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San Diego Law Review

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San Diego L. Rev.





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In this Article, I defend the view that natural resources originally belong to individuals who have legitimately established private property claims over them. Natural resources do not belong to a collective entity such as the people or the state. My argument is simple. Relying on the Lockean contractarian tradition, I argue that individuals must delegate any resource controlled by the state. This is because all powers of the state are, morally, delegated powers. A group's claims over natural resources is entirely derivative of the original claims of its members. Only individuals can originally appropriate natural resources; only they have the right to use or sell them, to the state or others.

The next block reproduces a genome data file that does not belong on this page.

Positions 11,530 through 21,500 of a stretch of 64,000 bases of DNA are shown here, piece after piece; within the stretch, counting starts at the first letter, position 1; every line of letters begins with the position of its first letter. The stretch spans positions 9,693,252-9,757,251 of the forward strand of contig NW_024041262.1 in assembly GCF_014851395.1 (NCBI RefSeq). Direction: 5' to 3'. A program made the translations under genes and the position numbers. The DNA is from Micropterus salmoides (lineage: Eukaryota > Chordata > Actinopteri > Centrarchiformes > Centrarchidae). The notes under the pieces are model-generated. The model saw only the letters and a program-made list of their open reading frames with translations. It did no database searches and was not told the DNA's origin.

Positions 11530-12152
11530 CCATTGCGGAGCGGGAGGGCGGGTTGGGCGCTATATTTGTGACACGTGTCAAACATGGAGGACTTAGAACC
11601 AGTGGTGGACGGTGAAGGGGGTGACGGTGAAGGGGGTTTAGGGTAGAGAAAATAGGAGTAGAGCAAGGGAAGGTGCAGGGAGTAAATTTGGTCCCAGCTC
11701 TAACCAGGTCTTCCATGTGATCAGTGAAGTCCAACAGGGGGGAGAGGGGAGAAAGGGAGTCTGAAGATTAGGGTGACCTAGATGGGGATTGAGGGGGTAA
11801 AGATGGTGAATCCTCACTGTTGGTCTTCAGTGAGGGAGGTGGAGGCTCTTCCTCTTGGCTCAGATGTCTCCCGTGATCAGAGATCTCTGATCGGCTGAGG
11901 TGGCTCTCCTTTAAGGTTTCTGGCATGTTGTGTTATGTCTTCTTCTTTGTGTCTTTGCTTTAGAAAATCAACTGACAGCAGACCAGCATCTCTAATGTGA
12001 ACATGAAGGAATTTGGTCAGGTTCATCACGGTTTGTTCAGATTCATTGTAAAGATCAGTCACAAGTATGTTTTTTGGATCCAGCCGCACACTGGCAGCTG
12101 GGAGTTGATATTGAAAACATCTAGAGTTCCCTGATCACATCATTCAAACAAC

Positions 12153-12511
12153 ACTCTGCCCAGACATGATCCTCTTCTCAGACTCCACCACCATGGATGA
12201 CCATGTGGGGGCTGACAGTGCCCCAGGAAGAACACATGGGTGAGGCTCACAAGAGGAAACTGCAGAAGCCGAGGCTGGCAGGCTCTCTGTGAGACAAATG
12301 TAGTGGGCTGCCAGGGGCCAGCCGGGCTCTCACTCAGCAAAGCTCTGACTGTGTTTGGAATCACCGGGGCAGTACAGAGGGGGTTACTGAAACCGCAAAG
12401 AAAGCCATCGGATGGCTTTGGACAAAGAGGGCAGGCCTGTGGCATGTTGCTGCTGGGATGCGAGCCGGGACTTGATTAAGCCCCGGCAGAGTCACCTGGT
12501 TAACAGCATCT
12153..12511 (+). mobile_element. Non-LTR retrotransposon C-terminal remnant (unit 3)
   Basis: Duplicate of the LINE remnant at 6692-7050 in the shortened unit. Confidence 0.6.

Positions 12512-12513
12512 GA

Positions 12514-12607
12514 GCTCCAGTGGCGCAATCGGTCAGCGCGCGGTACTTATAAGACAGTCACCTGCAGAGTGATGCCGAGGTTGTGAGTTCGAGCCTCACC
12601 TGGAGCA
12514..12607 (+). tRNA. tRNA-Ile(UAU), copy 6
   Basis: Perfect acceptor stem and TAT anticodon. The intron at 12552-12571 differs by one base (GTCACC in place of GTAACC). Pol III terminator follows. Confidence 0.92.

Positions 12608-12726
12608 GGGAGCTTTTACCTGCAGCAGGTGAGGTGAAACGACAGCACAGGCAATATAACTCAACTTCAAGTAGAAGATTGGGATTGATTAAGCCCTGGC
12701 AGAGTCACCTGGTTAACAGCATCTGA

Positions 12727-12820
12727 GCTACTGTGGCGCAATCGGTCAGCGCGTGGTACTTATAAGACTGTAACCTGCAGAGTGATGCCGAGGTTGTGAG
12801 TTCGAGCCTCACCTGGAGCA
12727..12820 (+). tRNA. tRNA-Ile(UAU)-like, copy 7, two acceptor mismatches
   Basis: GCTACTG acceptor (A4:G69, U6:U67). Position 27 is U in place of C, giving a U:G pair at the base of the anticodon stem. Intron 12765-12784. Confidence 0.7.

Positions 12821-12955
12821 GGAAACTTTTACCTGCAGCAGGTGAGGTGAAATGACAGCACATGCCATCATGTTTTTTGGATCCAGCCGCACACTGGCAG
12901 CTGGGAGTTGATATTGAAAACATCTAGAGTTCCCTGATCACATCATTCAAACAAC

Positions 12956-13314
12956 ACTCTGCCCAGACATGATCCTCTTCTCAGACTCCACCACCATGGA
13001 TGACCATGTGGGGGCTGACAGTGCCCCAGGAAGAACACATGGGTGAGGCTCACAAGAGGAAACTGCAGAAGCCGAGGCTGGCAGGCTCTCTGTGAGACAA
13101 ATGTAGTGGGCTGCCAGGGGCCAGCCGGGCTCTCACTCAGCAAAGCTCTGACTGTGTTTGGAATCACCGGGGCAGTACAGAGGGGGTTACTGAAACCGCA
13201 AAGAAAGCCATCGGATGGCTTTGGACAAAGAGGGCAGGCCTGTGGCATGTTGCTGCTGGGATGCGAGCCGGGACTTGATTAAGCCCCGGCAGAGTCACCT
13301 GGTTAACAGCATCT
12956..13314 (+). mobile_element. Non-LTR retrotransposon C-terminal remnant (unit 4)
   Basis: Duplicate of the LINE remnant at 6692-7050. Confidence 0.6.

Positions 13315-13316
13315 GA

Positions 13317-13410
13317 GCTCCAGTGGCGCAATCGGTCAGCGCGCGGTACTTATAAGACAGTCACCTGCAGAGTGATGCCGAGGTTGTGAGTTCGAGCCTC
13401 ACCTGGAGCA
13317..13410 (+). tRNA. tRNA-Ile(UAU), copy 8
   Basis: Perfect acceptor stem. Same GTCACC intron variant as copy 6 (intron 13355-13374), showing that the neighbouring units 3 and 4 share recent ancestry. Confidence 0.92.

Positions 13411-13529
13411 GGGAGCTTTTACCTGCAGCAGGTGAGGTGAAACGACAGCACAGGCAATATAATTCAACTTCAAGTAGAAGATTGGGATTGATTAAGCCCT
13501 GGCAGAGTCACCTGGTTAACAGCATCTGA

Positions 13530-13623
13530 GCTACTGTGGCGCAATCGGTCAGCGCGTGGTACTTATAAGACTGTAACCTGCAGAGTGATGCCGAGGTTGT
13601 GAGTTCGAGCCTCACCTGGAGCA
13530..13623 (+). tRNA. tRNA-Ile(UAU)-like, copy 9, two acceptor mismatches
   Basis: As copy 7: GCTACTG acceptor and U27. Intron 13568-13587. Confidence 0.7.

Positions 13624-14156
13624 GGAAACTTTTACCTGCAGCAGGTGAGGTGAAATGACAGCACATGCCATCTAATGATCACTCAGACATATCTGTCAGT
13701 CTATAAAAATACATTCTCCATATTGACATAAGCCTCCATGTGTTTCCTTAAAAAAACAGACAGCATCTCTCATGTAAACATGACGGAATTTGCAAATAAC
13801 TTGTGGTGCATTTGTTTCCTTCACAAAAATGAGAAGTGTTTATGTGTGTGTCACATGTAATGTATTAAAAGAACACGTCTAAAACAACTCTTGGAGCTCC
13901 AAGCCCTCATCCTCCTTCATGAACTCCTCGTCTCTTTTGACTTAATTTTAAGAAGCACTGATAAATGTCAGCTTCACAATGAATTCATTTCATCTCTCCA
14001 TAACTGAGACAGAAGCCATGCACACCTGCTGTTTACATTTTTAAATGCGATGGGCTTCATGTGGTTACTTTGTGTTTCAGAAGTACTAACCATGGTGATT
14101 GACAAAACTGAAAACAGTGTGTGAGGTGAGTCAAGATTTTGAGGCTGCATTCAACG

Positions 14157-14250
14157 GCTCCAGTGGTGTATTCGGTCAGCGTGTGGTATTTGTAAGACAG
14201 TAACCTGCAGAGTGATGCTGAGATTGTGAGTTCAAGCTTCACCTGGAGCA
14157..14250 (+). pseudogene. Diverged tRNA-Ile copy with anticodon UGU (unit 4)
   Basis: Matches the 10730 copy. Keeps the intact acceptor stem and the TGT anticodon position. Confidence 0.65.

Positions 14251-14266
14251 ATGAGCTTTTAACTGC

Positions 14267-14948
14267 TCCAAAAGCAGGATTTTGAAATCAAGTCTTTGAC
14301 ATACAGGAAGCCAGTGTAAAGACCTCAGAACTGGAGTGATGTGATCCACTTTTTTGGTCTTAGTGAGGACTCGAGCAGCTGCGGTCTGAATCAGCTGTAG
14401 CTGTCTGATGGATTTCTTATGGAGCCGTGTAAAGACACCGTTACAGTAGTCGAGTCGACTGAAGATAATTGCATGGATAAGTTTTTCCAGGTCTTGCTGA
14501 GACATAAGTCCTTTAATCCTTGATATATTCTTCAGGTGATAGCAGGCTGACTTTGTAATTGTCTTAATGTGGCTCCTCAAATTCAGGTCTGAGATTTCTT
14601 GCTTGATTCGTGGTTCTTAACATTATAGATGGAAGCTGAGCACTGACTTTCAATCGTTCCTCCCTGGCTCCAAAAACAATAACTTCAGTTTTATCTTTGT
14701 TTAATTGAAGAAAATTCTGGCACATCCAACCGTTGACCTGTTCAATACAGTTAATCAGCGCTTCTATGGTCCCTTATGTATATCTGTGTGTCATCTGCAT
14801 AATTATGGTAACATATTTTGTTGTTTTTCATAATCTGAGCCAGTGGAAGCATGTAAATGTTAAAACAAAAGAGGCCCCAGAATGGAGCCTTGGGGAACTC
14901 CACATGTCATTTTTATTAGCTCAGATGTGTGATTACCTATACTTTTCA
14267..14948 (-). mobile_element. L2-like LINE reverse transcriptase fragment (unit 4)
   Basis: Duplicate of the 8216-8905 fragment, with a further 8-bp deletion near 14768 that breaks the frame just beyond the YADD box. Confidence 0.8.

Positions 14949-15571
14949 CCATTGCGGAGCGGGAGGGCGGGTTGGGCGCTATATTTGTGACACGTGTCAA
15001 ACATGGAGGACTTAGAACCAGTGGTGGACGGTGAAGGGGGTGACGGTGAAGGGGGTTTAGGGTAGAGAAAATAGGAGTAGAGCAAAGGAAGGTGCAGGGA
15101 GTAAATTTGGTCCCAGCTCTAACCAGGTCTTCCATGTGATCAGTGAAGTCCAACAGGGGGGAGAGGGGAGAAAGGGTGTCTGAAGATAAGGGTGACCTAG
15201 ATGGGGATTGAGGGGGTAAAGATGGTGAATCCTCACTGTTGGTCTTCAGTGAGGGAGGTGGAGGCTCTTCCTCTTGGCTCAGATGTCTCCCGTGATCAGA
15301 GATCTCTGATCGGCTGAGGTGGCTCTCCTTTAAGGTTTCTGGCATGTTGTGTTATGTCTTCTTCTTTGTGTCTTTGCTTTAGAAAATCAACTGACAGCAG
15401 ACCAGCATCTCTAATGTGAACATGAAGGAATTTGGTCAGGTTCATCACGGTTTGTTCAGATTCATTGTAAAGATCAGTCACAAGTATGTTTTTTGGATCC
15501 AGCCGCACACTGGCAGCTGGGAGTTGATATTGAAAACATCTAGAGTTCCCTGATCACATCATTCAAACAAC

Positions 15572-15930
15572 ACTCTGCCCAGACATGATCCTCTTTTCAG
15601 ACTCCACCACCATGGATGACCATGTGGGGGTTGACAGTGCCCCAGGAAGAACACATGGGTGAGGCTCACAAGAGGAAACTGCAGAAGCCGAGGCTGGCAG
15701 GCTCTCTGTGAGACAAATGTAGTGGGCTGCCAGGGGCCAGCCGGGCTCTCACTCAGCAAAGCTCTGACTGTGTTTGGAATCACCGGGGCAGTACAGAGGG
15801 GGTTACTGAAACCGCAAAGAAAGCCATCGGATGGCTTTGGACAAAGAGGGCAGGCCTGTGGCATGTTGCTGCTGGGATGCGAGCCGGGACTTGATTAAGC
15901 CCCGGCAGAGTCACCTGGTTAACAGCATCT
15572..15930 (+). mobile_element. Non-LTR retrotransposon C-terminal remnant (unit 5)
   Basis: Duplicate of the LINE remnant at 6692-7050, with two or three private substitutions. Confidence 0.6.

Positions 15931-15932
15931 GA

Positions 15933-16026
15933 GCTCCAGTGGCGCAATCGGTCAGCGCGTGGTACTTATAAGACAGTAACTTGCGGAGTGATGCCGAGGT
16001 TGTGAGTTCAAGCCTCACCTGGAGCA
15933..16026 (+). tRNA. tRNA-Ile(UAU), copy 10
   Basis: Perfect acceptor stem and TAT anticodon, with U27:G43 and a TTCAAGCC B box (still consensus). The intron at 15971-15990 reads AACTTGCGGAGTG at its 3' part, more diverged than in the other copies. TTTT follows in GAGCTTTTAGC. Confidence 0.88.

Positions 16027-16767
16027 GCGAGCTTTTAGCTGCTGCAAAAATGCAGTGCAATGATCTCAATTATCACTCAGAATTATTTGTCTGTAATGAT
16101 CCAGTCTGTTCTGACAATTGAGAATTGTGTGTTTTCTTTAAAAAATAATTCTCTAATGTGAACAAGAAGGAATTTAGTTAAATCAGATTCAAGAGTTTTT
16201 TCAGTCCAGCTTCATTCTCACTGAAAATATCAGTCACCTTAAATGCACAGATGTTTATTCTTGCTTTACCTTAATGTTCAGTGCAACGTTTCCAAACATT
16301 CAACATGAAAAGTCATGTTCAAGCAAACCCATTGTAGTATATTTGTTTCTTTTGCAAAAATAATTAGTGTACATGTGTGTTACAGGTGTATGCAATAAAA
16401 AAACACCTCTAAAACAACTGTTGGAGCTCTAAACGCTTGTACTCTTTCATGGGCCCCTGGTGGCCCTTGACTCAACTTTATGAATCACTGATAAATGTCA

I proceed as follows. First, I discuss the international law rule according to which peoples or states have permanent sovereignty over natural resources. Second, I attempt to clarify what are natural resources and who is the rightholder. Third, I present my argument for rejecting the above-mentioned rule: for moral and empirical reasons, title on natural resources should be vested in individuals, not in peoples or states. I conclude with a discussion of common ownership, the view that global natural resources are owned, not by states or individuals, but by humanity as a whole. I indicate the reasons why that position should be rejected as well.


© 2015 Fernando R. Tesón


First published in San Diego Law Review.

Faculty Biography